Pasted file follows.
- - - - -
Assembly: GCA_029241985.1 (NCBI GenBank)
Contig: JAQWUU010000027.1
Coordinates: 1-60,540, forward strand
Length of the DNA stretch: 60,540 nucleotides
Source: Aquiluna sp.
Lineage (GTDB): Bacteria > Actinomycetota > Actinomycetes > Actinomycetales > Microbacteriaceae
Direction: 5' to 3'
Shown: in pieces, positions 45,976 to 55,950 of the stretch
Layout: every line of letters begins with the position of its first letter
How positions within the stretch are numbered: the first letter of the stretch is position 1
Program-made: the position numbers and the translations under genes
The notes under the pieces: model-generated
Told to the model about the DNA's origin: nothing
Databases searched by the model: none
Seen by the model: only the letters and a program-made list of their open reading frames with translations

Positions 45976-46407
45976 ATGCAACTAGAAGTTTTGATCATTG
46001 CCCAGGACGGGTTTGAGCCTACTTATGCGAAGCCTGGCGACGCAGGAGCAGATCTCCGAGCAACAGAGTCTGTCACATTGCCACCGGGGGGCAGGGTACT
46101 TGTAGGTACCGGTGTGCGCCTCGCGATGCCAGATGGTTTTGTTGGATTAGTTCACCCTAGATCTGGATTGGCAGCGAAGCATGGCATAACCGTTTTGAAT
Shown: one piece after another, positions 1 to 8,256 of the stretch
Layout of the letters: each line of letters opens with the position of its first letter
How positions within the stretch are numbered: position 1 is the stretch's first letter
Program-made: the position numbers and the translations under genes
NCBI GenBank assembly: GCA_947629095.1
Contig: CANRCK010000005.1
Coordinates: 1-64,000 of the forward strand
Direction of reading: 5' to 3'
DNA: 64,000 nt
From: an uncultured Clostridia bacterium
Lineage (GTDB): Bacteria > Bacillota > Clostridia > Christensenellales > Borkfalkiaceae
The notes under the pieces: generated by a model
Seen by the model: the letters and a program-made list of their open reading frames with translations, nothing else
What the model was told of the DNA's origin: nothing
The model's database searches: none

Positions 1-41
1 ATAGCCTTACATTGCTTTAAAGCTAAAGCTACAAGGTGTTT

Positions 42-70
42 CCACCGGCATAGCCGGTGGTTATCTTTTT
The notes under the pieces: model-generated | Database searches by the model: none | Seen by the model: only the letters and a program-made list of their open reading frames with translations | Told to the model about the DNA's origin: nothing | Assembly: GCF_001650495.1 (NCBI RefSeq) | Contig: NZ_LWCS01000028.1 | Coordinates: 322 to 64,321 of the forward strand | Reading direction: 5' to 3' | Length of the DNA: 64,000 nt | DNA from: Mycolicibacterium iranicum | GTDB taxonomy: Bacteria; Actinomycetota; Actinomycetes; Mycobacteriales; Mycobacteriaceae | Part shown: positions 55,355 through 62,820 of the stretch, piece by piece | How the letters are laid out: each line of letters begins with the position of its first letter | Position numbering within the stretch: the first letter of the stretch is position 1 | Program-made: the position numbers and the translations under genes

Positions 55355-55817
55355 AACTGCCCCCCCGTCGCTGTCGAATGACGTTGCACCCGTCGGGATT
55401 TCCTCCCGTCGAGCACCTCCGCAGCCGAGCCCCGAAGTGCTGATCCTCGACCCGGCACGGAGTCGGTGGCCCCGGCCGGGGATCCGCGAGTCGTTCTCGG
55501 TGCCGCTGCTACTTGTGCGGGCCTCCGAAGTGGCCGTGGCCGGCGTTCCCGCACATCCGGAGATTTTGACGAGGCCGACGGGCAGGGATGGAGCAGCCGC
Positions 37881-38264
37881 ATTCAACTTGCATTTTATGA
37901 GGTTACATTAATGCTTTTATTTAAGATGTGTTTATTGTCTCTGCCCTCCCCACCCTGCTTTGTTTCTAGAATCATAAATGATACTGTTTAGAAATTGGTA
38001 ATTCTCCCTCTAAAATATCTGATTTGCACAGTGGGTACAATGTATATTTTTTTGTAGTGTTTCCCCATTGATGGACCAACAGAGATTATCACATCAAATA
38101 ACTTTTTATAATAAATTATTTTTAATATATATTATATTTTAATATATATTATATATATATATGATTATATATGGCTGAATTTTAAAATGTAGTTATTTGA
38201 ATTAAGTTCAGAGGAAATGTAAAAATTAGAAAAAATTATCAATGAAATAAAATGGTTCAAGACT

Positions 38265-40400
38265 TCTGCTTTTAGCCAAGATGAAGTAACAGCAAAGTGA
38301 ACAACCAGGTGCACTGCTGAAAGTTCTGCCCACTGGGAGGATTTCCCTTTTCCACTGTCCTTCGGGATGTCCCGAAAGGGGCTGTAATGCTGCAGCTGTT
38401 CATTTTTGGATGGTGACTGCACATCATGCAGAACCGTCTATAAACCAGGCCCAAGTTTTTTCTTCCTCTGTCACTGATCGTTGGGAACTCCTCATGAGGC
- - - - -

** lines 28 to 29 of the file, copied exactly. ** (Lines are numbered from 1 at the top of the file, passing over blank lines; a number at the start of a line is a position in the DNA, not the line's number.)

DNA: 64,000 nt
From: an uncultured Clostridia bacterium